Rest Breaks – What are workers entitled to?

Do you know how many breaks your workers are entitled to? It may seem like common sense, but entitlements vary depending on age and the time of day your employees are working. If you haven’t thought about the different needs and legal obligations you have when employing night workers, for example, then you may be breaking the law.

What rest breaks are workers entitled to?

There are three types of break. Workers are usually entitled to have one uninterrupted 20 minute rest break during their working day, if they work more than 6 hours. This break does not have to be paid, as this is your decision as an employer. Whether or not it is paid must be specified in any employment contracts.

A daily rest is the entitlement workers have to 11 hours rest between working days. So if they finish at 8pm, they shouldn’t start work again until 7am at the earliest the next day.

Workers also have the right to a weekly rest, therefore an uninterrupted 24 hours without any work each week or an uninterrupted 48 hours without any work each fortnight.

These legal requirements apply to those over 18, and there are differences when employing younger or night workers.

Young workers

Young workers, those under 18, are entitled to longer rest breaks. They are required to have a 30 minute rest break if they work more than 4.5 hours (one continuous break if possible), with a daily rest of 12 hours and a weekly rest of 48 hours.

There can be exemptions to these rules on break times, but only in temporary exceptional circumstances. Any rest that the young worker has missed has to be taken by them within the following three weeks.

Night Workers

Night workers are classified as those who regularly work at least 3 hours during

11pm to 6am. You can agree, in writing, between employer and worker, to a different ‘night period’ however legally it must be 7 hours long and include midnight to 5am.

If you do employ night workers, you must offer them a free health assessment written by a qualified health professional, before they start work, with repeat assessments offered regularly. Workers don’t have to accept, but you must keep records for two years of the health assessments and the dates when assessments were offered.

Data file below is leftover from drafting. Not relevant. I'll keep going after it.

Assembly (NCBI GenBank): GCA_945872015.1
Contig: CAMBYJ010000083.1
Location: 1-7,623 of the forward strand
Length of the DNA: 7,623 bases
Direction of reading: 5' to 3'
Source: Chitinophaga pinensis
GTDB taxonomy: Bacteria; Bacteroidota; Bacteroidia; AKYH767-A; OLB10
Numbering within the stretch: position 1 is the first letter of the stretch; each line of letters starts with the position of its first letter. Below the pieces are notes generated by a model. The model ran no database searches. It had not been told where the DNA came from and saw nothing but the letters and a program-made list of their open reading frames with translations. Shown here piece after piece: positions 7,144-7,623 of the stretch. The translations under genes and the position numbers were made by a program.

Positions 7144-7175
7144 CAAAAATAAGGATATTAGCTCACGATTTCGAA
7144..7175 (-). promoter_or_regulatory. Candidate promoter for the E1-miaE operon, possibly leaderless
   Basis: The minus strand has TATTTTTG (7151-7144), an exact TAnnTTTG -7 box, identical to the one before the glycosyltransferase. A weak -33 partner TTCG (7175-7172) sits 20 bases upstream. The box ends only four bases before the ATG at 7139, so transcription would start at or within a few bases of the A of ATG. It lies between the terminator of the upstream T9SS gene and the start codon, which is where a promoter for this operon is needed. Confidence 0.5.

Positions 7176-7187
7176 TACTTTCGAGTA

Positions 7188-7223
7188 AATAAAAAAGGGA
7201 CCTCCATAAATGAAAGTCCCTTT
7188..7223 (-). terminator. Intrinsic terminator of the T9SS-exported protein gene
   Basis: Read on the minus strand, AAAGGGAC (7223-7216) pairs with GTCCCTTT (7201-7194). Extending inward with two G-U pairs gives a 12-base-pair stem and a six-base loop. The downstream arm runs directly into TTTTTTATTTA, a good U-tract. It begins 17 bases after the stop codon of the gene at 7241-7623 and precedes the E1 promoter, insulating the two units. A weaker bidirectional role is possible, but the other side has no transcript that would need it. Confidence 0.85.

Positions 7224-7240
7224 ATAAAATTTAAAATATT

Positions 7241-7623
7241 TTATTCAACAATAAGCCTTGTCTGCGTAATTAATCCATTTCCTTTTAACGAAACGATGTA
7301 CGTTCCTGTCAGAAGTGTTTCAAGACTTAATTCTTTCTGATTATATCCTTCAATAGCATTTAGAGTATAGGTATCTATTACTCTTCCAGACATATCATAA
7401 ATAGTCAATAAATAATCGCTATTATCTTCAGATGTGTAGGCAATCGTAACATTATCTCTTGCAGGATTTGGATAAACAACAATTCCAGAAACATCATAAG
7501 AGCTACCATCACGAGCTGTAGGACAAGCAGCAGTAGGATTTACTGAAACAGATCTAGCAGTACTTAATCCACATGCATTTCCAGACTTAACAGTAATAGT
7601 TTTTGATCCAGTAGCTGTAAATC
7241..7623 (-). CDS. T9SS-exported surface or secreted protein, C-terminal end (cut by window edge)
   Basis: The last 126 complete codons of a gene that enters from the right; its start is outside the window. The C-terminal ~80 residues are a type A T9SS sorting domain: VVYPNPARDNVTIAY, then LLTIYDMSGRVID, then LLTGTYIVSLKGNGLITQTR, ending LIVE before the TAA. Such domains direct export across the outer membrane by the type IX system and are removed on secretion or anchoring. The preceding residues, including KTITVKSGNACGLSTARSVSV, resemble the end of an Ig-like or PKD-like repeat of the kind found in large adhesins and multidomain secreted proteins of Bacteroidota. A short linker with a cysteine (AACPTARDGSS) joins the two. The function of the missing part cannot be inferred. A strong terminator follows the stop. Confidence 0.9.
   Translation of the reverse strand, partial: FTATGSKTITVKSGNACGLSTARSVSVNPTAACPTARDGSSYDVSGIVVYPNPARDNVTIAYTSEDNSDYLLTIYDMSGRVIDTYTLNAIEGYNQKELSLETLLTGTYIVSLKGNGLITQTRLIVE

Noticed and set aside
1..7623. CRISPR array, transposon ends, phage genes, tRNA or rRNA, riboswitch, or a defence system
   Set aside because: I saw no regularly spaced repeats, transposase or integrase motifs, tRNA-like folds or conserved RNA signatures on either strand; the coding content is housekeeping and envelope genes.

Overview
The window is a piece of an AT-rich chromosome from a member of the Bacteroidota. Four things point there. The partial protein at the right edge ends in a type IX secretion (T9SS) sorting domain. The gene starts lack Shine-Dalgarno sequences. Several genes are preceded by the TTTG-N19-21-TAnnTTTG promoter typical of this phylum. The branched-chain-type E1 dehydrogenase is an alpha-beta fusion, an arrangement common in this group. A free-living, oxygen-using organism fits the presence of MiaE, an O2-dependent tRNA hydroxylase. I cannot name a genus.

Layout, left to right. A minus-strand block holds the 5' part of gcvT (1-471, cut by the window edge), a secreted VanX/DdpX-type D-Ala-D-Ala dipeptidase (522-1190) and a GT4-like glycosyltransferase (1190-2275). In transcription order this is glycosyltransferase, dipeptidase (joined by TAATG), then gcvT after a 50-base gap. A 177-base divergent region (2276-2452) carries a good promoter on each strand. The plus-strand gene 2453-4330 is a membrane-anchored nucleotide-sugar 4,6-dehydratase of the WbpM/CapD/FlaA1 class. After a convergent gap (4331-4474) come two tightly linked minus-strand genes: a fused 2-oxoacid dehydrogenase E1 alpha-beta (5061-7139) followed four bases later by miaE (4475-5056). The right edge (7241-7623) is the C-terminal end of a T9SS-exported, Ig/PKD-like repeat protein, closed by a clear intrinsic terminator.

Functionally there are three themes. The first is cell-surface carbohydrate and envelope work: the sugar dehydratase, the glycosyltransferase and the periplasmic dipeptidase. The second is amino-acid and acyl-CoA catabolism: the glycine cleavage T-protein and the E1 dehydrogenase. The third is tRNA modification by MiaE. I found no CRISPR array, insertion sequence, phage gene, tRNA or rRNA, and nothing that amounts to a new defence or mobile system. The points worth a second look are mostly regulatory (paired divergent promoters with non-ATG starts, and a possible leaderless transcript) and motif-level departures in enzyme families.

If you are unsure about whether the worker is fit for night work, a follow-up examination by a health professional is required, and you must offer suitable other work where possible if a worker has health problems that a doctor says are related to night work.

Night workers must not work more than an average of 8 hours in a 24-hour period. This average is usually calculated over 17 weeks, but it can be over a longer period of up to 52 weeks if the workers and the employer agree, with regular overtime is included in the average, but not occasional overtime.

Any night work must be subject to a risk assessment to identify special hazards and work involving mental or physical strain. If the workers deal with special hazards or mental or physical strain, they can’t work longer than 8 hours in any 24-hour period.

Remember that you must keep records of your night workers’ working hours to show they aren’t exceeding the limits, and these records must be kept for at least 2 years.

Young Night Workers

Workers aged 16 or 17 can’t work between midnight and 4am. They usually can’t work between 10pm and 6am (this can be changed to not working between 11pm and 7am, by contract) but there are exceptions if they work in certain industries, such as agriculture or hospitality.

In exceptional circumstances young workers can work at night if there’s no adult to do the work and they’re needed to either handle a sudden increase in demand or maintain the continuity of a service/production.

You, as an employer, must then give the young person a rest period of the same length as the extended shift.

When does these obligations not apply?

The contract you have with a worker may say they’re entitled to more or different rights to breaks from work. points out that workers engaged in more monotonous duties have have to take more breaks to ensure their health and safety isn’t at risk. Conversely, domestic workers in a private house (eg a cleaner or au pair) aren’t entitled to rest breaks for health and safety reasons.

Confused about rest breaks? Talk to me today to find out more


By continuing to use the site, you agree to the use of cookies. more information

The cookie settings on this website are set to "allow cookies" to give you the best browsing experience possible. If you continue to use this website without changing your cookie settings or you click "Accept" below then you are consenting to this.